On a completely random jaunt through YouTube a few weeks ago, I discovered the following:
That piece of copyright-infringing insanity is a clip from a 2002 Armenian animated film entitled Yellow Submaryan (“-aryan” being a common suffix in Armenian names.) It is the
the work of Robert Arshavirovich Sahakyants (Роберт Аршавирович Саакянц/Ռոբերտ Սահակյանց) an Armenian animation producer and director, as well as an animator in his own right. Sahakyants is known throughout the countries of the former Soviet Union for his Soviet-era (and, naturally, Russian-language) cartoons based around Armenian folk tales and literature.
(Fair warning: both cartoons below are mildly-NSFW, depending on how your job reacts to roughly three seconds of animated nudity.)
This apocalyptic cartoon was a reaction to “the confused and sad Perestroika period [and the] events, moods [and] atmosphere prior to the August Putsch of 1991.” Entitled "Knopka" ("Кнопка", "Button") it is decidedly darker than the lighter folk-tale cartoons for which he was known. The distinct lack of dialogue in this film, along with the presence of an issue of ubiquitous party broadsheet Pravda (Правда, "Truth") and the dual-language credits indicate the difficulty the Armenian people (and by extension, all non-ethnically-Russian peoples in the Soviet Union) had to retain their own culture under Soviet rule and occupation.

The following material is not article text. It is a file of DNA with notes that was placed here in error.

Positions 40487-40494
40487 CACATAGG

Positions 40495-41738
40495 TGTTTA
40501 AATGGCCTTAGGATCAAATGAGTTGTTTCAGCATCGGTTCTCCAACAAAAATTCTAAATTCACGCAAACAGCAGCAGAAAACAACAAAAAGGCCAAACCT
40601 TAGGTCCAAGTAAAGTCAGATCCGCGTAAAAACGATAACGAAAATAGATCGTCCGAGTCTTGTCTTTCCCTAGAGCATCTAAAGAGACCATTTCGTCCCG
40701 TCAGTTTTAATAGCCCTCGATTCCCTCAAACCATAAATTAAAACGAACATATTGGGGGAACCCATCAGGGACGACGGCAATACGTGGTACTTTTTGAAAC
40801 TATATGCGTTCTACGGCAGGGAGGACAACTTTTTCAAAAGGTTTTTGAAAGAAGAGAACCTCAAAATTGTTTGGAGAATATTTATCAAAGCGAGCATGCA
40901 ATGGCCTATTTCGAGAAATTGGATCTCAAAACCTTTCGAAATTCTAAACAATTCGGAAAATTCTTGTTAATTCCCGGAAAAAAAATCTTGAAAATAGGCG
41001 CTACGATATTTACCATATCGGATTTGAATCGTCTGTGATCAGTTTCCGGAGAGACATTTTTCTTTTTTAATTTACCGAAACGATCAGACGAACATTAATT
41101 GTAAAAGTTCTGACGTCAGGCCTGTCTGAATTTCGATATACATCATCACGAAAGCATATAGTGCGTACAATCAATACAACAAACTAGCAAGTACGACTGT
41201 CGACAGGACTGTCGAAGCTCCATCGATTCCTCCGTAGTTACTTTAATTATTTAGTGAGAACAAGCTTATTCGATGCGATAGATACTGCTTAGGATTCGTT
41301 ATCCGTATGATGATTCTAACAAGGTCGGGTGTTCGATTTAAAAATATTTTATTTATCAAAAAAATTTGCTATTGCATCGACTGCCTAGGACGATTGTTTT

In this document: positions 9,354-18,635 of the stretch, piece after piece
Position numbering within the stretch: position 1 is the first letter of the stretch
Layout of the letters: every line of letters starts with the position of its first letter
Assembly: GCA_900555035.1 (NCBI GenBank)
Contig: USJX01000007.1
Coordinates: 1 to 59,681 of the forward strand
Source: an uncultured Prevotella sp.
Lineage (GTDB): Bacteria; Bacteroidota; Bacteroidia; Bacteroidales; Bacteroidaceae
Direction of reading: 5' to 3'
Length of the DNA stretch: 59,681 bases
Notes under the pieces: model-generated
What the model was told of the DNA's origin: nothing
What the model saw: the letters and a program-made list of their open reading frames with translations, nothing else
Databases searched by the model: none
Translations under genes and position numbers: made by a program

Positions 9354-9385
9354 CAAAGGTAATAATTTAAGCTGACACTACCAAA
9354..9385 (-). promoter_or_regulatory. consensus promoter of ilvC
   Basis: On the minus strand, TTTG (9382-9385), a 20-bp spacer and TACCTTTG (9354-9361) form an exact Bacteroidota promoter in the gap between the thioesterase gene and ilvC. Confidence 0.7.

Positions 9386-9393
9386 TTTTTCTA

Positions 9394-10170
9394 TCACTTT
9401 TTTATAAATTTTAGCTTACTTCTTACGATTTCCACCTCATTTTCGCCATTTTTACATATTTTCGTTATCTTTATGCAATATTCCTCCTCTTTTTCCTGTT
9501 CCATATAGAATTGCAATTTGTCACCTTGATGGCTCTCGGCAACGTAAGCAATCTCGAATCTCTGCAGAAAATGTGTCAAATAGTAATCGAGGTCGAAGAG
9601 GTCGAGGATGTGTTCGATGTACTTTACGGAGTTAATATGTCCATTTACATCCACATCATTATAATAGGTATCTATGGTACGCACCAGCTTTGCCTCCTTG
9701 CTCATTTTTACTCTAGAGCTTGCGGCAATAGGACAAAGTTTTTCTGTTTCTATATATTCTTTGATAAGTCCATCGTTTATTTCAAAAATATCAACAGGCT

Going further back in time, the last thing I wanted to show is the 1987 science-fiction cartoon "Urok" ("Урок", "Lesson"). Featuring early ambient electronica and cyberpunk themes, it is unlike anything I've seen come out of the Soviet Union before. I can almost assure you Peter Chung saw this before creating Aeon Flux; the surrealistic imagery, music and stylization all match his own. One of the odder things about this film is its post Cold-War attitude. While this cartoon was created during the Reagan era, it is still pretty shocking to see this sort of forward-thinking at a time when Americans were watching Red Dawn (not that the USSR didn't have plenty of anti-American propaganda, of course.) The written signs tend to be in both English and Russian, and there is a proliferation of branded Western items: a pack of Marlboros, a ray-gun marked “SONY.” (An aside: these little set-dressings remind me of one of US television's first science fiction-based goodwill move toward the USSR: including Chekhov, a Russian, on the bridge of the USS Enterprise in the original Star Trek series.) Even the non-ambient music is western: at 2:15 in Part 1 you can hear Herbie Hancock's “Rock It” and the film ends to John Lennon's “Imagine” (FYI: the blurry text at the end is the lyrics, translated into Russian.)